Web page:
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‘Don’t ask’ is gone
Law’s repeal ends a 233-year ban on gays and lesbians in the military
Cleveland--As LGBT veterans, service personnel and civilians across the nation watched the clock tick over to midnight, striking in September 20, the “don’t ask, don’t tell” law barring openly gay and lesbian members ended, bringing to a close 233 years of prohibition.
Cleveland’s celebrations, organized by Northeast Ohio American Veterans for Equal Rights, were held at Twist Social Club, and group president Marie Ann Bohusch estimated over 100 people turned out on a Monday night to fete the end of the discriminatory policy.
“We had veterans showing up as early as happy hour, and many stayed until last call at 2 am,” she said. “I would say it was definitely well-attended.”
President Barack Obama released a statement for the occasion, noting, “As of today, patriotic Americans in uniform will no longer have to lie about who they are in order to serve the country they love. As of today, our armed forces will no longer lose the extraordinary skills and combat experience of so many gay and lesbian service members.”
“And today, as commander in chief, I want those who were discharged under this law to know that your country deeply values your service,” the release states.
Rep. Marcia Fudge of Warrensville Heights also released a statement, noting, “Repeal of ‘don’t ask, don’t tell’ is a victory for fairness and justice. We are stronger as a nation when all men and women who are willing to sacrifice their lives in defense of our freedoms are free to make that commitment without hiding their sexual orientation or compromising their personal identity. This historic milestone is welcome and long overdue.”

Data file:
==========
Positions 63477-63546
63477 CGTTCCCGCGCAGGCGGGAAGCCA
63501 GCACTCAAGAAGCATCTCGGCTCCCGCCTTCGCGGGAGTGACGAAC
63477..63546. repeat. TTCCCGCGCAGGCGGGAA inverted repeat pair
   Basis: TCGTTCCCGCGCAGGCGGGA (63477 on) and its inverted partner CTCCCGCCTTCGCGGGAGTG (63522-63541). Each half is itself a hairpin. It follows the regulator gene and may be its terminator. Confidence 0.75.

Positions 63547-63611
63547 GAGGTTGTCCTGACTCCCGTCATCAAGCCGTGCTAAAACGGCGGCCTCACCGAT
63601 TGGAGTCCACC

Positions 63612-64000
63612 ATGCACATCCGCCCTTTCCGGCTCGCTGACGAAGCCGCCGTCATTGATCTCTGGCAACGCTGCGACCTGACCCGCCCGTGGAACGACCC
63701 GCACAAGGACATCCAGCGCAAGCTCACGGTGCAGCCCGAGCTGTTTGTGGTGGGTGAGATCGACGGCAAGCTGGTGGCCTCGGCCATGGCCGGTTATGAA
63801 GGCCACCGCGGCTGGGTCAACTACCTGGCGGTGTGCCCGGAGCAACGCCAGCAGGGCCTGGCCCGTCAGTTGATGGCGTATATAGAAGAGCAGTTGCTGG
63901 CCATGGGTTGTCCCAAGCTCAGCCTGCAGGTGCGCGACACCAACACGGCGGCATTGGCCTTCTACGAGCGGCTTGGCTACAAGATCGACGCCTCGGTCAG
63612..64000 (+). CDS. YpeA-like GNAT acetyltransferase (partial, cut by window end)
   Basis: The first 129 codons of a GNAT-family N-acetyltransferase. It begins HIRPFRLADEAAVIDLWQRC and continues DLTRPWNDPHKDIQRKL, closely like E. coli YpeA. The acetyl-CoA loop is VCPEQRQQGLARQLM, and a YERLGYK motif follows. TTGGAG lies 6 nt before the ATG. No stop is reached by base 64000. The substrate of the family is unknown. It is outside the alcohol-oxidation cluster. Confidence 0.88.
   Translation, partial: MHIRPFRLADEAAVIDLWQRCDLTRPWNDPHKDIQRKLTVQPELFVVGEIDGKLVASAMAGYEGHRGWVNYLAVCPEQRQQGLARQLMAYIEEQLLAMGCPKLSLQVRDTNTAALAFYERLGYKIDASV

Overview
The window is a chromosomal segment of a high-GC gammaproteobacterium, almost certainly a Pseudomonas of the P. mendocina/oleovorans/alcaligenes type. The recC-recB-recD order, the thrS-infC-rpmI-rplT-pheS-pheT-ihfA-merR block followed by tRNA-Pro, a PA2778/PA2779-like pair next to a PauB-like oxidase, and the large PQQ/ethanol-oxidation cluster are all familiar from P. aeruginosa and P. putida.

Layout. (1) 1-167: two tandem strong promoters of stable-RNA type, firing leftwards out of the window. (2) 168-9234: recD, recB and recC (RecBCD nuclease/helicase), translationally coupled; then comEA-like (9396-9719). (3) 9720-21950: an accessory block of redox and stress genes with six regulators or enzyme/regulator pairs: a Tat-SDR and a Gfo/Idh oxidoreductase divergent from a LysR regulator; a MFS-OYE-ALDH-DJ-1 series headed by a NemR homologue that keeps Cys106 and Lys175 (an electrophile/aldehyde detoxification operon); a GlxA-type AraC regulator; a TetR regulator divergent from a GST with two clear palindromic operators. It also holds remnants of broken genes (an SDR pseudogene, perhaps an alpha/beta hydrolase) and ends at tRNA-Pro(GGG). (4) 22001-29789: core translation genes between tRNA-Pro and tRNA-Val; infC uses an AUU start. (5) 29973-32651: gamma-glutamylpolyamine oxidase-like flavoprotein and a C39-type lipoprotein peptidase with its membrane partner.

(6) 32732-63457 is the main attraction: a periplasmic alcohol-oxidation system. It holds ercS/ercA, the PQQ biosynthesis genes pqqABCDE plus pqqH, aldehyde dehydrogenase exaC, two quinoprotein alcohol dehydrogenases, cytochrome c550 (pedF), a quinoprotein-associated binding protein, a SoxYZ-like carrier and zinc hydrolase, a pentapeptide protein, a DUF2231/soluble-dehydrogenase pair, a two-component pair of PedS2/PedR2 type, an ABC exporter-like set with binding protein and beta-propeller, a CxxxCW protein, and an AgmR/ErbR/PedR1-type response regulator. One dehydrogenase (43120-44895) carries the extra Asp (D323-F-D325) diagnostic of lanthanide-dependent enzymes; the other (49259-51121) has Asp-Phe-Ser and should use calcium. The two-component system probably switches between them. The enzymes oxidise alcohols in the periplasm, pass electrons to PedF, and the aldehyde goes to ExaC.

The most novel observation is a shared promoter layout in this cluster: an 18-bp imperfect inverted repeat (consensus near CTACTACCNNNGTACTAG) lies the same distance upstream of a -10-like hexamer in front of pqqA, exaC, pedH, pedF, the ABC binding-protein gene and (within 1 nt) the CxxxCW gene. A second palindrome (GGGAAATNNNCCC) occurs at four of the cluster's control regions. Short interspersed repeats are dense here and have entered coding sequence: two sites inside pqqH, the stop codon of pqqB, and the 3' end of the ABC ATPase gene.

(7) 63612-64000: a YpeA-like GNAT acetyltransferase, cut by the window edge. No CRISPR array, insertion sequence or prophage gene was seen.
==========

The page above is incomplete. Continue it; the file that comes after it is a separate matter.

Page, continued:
Alexander Nicholson, a veteran honorably discharged early in the life of DADT and now executive director of Servicemembers United, said, “On March 15, 1778, the first American servicemember was drummed out of the military for being gay. Since then, tens of thousands more have had their careers ruined and their lives turned upside down by a succession of anti-gay policies and regulations, culminating in the codification of an anti-gay statute in 1993 with the passage of the don’t ask, don’t tell law.”
He noted a total of 14,346 people discharged in the 18 years of DADT, including one this year, after Obama signed the repeal bill but before it was certified in July. A 60-day waiting period ended on September 20.
The U.S. joins about three dozen other nations that allow gays and lesbians to serve openly, including NATO allies Germany, Canada and the United Kingdom.
While DADT and the earlier bans are history, the future is still undiscovered country. It will likely be easier for gay and lesbian servicemembers to report harassment based on their sexuality. Before, such complaints were often held in check for fear of investigation into whether the person actually was gay or lesbian.
Additionally, the military is not offering benefits to partners of gay and lesbian personnel, although around 20 percent of respondents to a poll by the gay and lesbian service member organization OutServe indicated that they would get married to their partner if their state allowed it.